#### A Comment on **“**Development of a Quantitative Model for the Top-Down Estimation of GHG Emissions from Transportation and Distribution**”**

**Robert J. Erhardt, PhD **Associate Chair and Associate Professor of Statistics, Department
of Mathematics and Statistics, Wake Forest University

To quantify a company’s full greenhouse gas (GHG) emissions, life cycle analysis represents a valuable standard and active area of research (Reijnders, 2012). Clearly, one needs to consider the full path from extraction through manufacture, transportation, use, and disposal to tease out the fixed but unknown proportion of GHG emissions attributable to any particular company or product. The degree to which a life cycle procedure correctly computes the “true” GHG emissions of a product or company is always an important debate, but suppose one assumes a life cycle analysis is essentially correct, but too expensive or burdensome to conduct for all companies in some research setting. How should one evaluate the value of other estimates of GHG emissions that might be cheaper and easier to produce?

The preceding paper by Kjaer is an effort to develop such a model. However, the effort to do so faces some substantial challenges. Necessary — but insufficient — is an evaluation of the prediction accuracy by using a benchmark set of cases for which GHG emissions are known and can be compared to predictions. What is needed beyond this is (1) an assessment of underlying sample data themselves, and (2) statistical considerations of the quantitative methods themselves.

Assume we have: (1) a set of *n *observations (which could be
companies, products, etc.) for which we wish to estimate total GHG emissions;
(2) actual benchmark values of GHG emissions obtained from life cycle analysis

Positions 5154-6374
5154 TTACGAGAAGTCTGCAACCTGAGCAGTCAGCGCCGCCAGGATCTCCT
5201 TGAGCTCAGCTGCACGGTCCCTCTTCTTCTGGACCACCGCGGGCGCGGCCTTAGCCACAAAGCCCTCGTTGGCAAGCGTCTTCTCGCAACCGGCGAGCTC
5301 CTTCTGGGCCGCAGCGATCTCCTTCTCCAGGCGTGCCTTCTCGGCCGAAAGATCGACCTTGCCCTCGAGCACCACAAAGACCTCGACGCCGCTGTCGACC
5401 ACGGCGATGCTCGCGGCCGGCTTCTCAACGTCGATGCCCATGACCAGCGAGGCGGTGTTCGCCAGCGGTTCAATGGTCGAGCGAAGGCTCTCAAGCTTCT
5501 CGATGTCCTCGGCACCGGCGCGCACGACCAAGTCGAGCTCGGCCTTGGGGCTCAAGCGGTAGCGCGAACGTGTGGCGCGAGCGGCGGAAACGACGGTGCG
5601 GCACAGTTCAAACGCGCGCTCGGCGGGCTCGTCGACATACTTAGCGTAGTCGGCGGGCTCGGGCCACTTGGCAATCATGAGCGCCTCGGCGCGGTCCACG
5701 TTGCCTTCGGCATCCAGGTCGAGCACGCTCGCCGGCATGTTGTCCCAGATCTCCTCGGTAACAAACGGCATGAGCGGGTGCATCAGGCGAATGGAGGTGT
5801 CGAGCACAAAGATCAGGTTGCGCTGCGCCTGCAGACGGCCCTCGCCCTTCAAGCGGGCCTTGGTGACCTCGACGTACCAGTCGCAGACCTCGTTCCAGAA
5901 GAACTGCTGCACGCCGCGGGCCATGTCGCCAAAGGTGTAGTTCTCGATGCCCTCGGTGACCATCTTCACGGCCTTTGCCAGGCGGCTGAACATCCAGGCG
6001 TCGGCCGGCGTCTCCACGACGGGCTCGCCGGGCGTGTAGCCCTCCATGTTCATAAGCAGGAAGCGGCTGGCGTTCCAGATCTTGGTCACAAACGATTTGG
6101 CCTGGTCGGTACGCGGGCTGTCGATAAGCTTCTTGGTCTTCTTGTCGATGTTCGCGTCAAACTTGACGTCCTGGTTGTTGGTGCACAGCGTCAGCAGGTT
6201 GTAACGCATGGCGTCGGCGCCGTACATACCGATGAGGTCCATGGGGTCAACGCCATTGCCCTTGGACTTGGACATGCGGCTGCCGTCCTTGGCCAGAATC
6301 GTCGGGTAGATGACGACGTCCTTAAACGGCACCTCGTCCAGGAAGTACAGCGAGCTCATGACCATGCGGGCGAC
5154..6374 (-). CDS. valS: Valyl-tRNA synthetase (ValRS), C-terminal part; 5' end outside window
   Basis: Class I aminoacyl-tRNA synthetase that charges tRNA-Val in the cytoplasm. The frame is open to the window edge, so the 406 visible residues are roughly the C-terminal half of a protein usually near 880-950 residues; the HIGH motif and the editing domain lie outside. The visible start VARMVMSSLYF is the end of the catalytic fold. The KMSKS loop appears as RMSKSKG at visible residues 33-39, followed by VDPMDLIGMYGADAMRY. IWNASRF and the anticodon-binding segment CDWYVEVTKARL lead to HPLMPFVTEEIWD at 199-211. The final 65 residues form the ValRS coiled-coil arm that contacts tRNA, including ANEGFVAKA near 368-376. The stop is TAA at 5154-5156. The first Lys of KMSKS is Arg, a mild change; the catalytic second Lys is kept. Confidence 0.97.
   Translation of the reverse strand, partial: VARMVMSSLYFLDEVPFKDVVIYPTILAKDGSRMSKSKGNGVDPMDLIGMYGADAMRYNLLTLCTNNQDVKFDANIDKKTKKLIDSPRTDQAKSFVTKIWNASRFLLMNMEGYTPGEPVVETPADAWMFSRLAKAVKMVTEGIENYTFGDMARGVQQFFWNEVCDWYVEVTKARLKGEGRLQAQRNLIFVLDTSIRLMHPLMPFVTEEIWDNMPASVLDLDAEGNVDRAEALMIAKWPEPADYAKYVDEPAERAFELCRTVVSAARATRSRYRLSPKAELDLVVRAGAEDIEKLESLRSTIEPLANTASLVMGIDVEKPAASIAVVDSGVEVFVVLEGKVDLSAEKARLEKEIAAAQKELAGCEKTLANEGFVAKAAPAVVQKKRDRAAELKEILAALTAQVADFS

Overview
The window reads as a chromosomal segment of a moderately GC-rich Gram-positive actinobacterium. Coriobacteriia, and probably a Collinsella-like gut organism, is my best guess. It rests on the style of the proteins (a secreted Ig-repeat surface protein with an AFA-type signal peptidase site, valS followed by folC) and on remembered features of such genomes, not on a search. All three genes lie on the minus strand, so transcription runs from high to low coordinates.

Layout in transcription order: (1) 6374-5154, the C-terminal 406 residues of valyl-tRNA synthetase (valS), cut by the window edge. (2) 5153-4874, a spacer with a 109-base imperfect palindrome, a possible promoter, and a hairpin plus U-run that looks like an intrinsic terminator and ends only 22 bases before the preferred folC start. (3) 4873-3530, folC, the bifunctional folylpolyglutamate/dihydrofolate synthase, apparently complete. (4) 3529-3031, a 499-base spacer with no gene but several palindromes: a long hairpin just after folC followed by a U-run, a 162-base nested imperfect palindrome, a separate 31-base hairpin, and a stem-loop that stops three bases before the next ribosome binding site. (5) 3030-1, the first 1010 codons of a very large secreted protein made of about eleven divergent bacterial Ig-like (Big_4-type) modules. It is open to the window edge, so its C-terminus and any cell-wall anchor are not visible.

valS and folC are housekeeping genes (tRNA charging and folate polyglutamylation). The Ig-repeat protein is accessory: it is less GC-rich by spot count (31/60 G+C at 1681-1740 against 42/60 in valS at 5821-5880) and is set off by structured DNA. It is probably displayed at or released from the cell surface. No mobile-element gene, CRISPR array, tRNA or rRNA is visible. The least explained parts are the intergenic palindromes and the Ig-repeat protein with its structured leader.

which we call *y _{i}, i=1, …, n*;
(3) proxy data on each company

*x*; and (4) estimated GHG emissions

_{i}, i=1, …, n*ŷ*which are produced from some statistical procedure applied to the proxy data. Whether or not the prediction procedure is of any value is a function of the prediction errors, which are the observed values minus predicted values

_{i}, i=1, …, n*y*. Minimizing some sensible function of these errors such as the mean squared error (MSE) is often the basis for what we call the “best” model. Prior to this stage, however, are considerations of the data and methods themselves.

_{i}-ŷ_{i}, i=1, …, nIs the GHG estimation procedure intended to be applied widely
across a larger population, but demonstrated only on a smaller sample? If
so, is the sample representative of the full population, or might it be a *convenience
sample* — easily obtained but ill-suited to stand in for the full
population? The degree to which any value of the procedure extends to
other samples depends precisely on the answer to this question.

Moving to the true benchmark GHG emissions *y _{i}* and proxy data

*x*, one must consider if either

_{i}*explanation*or